Thursday, May 17, 2012

A First Class Murder: Review

It's 1938 and Europe stands on the brink of war--Hitler is preparing to take over the Sudentland and will do so while our action takes place.  First Lady Eleanor Roosevelt has traveled to France to  receive the Médaille de Grande Honneur from the Société Humaniste de France.  She plans to return the US on an American ship in a comfortable, but non-ostentatious stateroom.  But the French government insists on sending her home on their flagship the Normandie in one of four palatial suites. Joining Mrs. Roosevelt aboard ship is a veritable Who's Who of the 1930s--from Jack Benny and Mary Livingstone to Josephine Baker and Henry Luce to Charles Lindbergh and a young John F. Kennedy.  Also on board are the Russian Ambassador Troyanoskii and his companion, a tiny ballerina by the name of Nina Rozanov....and a czar's ransom in jewels.

Before the voyage is over, the ambassador will be poisoned and a member of the crew will be stabbed, a murderous attempt will be made on Nina and another crew member, and the jewels will do a vanishing act from the ship's safe.  Mrs. Roosevelt, aided by Kennedy, is determined to help the ship's detective solve the mystery before the Normandie reaches New York, but just discovering how the strychnine got into Troyanoskii's glass is going to be difficult enough.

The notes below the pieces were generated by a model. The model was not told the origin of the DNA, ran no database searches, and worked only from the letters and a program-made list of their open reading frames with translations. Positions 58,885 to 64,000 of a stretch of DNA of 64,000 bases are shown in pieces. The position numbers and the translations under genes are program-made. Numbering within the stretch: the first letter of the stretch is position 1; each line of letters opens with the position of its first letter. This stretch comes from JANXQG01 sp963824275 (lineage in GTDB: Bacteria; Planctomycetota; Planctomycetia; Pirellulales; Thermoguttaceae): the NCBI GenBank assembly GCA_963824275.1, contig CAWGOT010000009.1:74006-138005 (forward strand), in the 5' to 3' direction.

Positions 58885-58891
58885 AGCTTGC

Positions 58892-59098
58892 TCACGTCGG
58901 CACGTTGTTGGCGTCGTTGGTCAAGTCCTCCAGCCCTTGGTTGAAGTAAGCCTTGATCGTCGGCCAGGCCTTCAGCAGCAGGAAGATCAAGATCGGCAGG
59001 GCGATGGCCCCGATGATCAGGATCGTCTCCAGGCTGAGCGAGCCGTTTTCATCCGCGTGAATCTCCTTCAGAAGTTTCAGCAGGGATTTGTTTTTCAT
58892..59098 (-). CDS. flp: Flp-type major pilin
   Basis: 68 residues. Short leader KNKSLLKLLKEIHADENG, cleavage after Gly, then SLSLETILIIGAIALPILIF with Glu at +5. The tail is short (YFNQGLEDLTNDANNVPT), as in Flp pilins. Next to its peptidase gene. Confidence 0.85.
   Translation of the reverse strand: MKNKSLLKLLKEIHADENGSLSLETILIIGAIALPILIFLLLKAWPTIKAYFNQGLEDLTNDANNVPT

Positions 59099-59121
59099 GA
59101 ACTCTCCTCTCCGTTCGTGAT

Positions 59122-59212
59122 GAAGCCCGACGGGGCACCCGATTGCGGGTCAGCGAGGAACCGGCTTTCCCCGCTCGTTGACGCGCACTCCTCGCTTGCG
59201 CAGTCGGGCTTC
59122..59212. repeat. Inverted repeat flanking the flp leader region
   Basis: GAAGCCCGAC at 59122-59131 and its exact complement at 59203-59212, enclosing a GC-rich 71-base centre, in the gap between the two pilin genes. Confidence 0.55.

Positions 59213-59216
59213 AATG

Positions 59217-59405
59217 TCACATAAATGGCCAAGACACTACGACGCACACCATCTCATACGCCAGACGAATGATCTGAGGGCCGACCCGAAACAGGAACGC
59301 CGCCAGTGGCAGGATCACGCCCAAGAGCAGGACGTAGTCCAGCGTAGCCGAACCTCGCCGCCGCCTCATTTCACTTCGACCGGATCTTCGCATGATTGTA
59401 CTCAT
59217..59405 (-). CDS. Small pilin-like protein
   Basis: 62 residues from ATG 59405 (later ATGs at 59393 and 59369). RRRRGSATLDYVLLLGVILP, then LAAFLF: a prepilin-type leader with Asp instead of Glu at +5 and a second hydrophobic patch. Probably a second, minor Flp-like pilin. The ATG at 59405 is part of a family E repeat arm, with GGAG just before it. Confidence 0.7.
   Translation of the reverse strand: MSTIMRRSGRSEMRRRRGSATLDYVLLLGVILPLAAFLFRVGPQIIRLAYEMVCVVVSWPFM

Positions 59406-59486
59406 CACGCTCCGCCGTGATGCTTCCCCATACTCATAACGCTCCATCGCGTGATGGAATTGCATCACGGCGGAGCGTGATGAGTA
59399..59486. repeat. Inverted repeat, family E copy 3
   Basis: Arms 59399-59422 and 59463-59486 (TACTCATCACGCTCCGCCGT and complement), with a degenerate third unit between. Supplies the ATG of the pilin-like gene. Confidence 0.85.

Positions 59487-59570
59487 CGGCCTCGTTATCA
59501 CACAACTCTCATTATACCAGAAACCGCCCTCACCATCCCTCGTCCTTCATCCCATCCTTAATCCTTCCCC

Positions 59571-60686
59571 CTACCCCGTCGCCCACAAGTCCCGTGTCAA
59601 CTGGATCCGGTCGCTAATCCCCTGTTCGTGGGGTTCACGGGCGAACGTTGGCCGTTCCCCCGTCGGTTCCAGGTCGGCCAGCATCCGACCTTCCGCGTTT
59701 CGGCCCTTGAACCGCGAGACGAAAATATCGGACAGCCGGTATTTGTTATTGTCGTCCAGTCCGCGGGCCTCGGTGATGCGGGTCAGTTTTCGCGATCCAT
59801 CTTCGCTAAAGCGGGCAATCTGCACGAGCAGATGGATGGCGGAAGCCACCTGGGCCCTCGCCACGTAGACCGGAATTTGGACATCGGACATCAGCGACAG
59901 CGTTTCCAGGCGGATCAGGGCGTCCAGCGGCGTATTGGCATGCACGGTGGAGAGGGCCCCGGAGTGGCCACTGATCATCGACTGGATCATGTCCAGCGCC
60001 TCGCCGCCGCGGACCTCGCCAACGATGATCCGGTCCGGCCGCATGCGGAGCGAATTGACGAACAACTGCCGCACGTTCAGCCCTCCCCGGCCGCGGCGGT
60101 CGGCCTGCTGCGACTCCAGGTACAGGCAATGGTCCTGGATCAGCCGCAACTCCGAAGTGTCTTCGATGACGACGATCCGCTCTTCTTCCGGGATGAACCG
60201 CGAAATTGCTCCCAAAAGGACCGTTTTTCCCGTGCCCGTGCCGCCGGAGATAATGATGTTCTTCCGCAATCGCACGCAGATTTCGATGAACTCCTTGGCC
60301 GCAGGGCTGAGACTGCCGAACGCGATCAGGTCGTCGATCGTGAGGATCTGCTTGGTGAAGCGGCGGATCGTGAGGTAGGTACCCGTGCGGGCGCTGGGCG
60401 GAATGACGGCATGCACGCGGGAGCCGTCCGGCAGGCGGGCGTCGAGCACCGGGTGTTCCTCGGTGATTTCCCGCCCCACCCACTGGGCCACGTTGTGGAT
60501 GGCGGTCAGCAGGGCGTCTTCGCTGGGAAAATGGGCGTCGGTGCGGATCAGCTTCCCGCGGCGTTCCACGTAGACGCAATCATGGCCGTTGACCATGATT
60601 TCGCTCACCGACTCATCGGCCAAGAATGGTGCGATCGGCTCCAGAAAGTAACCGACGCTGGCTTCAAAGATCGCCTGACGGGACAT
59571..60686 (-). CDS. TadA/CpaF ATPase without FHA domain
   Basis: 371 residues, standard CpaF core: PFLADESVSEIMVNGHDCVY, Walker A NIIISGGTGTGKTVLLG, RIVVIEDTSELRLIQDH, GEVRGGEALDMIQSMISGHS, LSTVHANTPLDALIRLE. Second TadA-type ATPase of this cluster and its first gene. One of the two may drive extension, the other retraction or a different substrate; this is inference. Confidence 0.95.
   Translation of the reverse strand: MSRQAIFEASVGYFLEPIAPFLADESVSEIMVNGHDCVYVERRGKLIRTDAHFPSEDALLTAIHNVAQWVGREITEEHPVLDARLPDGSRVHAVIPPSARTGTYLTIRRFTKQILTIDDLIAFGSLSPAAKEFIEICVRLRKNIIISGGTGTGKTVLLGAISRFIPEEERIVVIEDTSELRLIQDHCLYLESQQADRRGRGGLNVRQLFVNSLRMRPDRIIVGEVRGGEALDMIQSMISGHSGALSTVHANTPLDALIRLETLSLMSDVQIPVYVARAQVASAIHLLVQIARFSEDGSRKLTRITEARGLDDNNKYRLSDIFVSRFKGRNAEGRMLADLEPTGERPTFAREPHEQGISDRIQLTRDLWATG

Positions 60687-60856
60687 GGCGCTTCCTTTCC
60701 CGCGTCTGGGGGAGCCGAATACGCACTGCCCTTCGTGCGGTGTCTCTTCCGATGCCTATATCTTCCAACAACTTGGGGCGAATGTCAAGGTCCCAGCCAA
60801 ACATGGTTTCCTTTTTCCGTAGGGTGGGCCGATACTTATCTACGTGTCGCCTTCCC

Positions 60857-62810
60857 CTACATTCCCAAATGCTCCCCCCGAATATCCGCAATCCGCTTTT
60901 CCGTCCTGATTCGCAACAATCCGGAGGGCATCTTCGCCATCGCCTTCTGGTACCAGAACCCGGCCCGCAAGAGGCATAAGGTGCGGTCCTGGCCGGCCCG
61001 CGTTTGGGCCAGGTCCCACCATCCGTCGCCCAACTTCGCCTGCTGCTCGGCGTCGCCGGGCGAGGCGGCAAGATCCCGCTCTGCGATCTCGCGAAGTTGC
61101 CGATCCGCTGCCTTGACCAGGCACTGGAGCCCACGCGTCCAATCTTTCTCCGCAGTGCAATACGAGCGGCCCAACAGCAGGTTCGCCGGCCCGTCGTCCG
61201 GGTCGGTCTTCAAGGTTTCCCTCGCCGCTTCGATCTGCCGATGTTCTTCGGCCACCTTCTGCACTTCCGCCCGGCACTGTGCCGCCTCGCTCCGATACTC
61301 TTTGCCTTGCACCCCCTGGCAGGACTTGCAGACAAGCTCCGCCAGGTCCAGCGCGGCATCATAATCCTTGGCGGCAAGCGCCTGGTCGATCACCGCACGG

A First Class Murder is the ninth in the series of mysteries starring the First Lady and the first one that I've sampled.  I saw it sitting on the shelf in the Friends of the Library Bookstore and decided, after seeing the line-up of characters, that I ought to give the Roosevelt books a try.  I can't say that this is a first class mystery.  A nice little cozy--yes.  An interesting murder method--yes.  Stellar story--not really.  It's a decent crime, but the characters fall a little flat.  They almost all sound the same to me--except the French crew and the Russian entourage all speak English (broken and not-so-broken) with odd little inflections...that's how you tell the difference.  Nobody's personality, not even that of the formidable First Lady, really stands out--although hers, the French detective and Kennedy's stand out the best.  And one irritating bit....apparently Elliot Roosevelt doesn't think his average reader will have ever had the experience of hearing a French-speaking person's accent in English.  He constantly puts the phonetic version of various words spoken by M. Ouzoulias in parentheses.  Thanks, Elliot, but I watch David Suchet's Poirot quite regularly (yes, he's Belgian, I know--but a French-speaker) and I've got the accent in my head.  If you're doing it right, you don't have to pound the fact that your ship's detective is French into your reader's head.

Three stars for a decent read.  Will I read another Eleanor Roosevelt mystery?  If it comes my way, probably.  But I can't say I'm going to be hunting them down.  

1 comment:

Peter Reynard said...

Wow, I never realized people work actual historical figures so completely into their stories. Although, it sounds like the book might have been better served as a short story or a novella.